Tales of Faith
By Holly Ordway

How can we share the Gospel and make disciples in our modern culture? Many people, including young people from Christian homes, are walking away from the faith, or have never had it presented to them in a compelling manner. However, our polemical, distracted media environment makes it difficult to have thoughtful discussions about anything. In this context, literature and the arts have a powerful role to play by providing an engaging and inviting way to share the Christian faith.

In Tales of Faith, Holly Ordway shows how literature—and especially old literature—can foster fruitful discussions that allow us to meet people where they are and help them move closer to knowing Christ, or to knowing and loving him more fully and deeply. Here, readers will find a practical, accessible guide to using literature to discuss topics such as the nature of God, virtues and vices, the Crucifixion, longing and sadness, and much more. For each literary text, Ordway provides an introductory essay, a selection from the text (or the whole poem for short pieces), questions for discussion or personal reflection, activities, and recommended resources.

Drawing from ancient classics like the Odyssey and the Aeneid and medieval masterpieces like Beowulf and the Divine Comedy, and providing both practical advice and spiritual guidance for the reader, Tales of Faith offers teachers, parents, and all lovers of classic literature an invaluable resource for sharing the faith through story.
Author: Holly Ordway
ISBN: 9781685780128
Binding: Hardcover
Page Count: 192
Publisher: Word on Fire Institute
Dimensions: 6 x 9
Language: English
Release Date: 2022-07-18

Tales of Faith will make you a better reader, thinker, and evangelizer. With Dr. Holly Ordway as your expert guide, you will not only encounter beautiful and fascinating stories and poems from Ancient Greece to medieval Italy; you will be equipped to share and discuss literature with others. This book will be an invaluable resource for educators, parents, and friends to begin deep conversations about virtue, God, and the meaning of life through the power of story.

—Haley Stewart

author of Jane Austen’s Genius Guide to Life: On Love, Friendship, and Becoming the Person God Created You to Be and co-host of The Fountains of Carrots Podcast

Holly Ordway draws from her years of teaching to introduce Christians to the richness of the Western literary tradition. This practical guide shows readers the ways that literature can lead us through its beauty to deep discipleship.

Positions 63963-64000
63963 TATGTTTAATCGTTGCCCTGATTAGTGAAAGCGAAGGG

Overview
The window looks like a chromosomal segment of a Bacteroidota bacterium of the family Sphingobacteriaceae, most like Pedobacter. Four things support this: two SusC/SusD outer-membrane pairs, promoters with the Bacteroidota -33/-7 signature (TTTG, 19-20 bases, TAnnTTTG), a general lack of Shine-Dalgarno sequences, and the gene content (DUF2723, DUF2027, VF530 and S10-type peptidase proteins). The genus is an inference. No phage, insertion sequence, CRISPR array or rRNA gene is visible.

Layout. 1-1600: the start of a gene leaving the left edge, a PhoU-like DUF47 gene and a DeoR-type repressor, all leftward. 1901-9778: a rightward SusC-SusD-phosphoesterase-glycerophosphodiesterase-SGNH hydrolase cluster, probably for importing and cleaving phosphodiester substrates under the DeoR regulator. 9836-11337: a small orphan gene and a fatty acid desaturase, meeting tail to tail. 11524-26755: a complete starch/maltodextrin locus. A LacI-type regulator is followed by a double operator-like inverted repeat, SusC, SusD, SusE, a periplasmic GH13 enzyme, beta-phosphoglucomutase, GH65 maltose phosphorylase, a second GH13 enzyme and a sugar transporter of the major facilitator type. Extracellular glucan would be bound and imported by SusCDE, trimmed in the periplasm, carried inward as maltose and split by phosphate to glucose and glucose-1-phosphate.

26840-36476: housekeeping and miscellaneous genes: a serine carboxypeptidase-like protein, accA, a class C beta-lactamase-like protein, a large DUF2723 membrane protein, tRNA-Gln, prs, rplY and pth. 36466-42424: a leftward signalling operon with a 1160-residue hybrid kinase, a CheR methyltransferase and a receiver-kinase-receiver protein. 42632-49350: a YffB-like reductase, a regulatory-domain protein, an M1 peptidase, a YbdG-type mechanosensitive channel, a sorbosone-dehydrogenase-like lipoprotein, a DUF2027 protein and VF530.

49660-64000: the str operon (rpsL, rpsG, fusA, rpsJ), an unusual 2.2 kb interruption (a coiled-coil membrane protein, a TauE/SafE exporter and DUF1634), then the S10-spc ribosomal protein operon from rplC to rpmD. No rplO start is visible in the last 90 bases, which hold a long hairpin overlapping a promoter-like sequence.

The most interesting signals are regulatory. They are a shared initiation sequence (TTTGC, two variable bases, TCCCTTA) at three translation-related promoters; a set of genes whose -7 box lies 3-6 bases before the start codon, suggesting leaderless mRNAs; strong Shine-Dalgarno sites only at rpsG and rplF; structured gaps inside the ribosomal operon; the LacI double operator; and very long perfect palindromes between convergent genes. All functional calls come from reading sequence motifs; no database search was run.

—Jessica Hooten Wilson

author of The Scandal of Holiness: Renewing Your Imagination in the Company of Literary Saints

Holly Ordway encourages readers to cultivate intellectual hospitality by modeling it herself. She places a map before her readers and encourages us to join her as fellow companions on a convivial journey. She is both humble and sound in her own reception of literature. She balances scholarly heft with warmth and generosity, assuming the best of her readers and thus prompting us into greater integrity along the way.

—Natasha Duquette

Vice-President Academic, Our Lady Seat of Wisdom College

Holly Ordway has provided the Christian community with a much needed and very accessible reader of classical and medieval literature. She not only provides the necessary background and interpretive help; she asks probing questions that will push modern Christians to wrestle with issues of perennial importance. She is a knowledgeable and reliable guide, and I highly recommend her book for homeschoolers, classical Christian schools, and parish reading groups.

—Louis Markos

Professor in English and Scholar in Residence, Houston Baptist University, and author of The Myth Made Fact: Reading Greek and Roman Mythology through Christian Eyes  

Ordway is a strong and much needed apologist for the classics. But she is also a discerning one. Avoiding both a chronological snobbery that dismisses the past as ignorant and out of date and hide-bound, name-dropping cultural elitism that prides itself on its superior taste, Ordway calls for humble readers who are willing to “engage with the culture of the past and engage with the culture of the present". Ordway wants readers who will gratefully receive, rather than instrumentally use, great literature and who will reject our "results-oriented, fast-paced culture" in favor of a patient and reflective encounter with the wisdom of our ancestors.

Louis Markos

Professor in English and Robert H. Ray Chair in Humanities at Houston Baptist University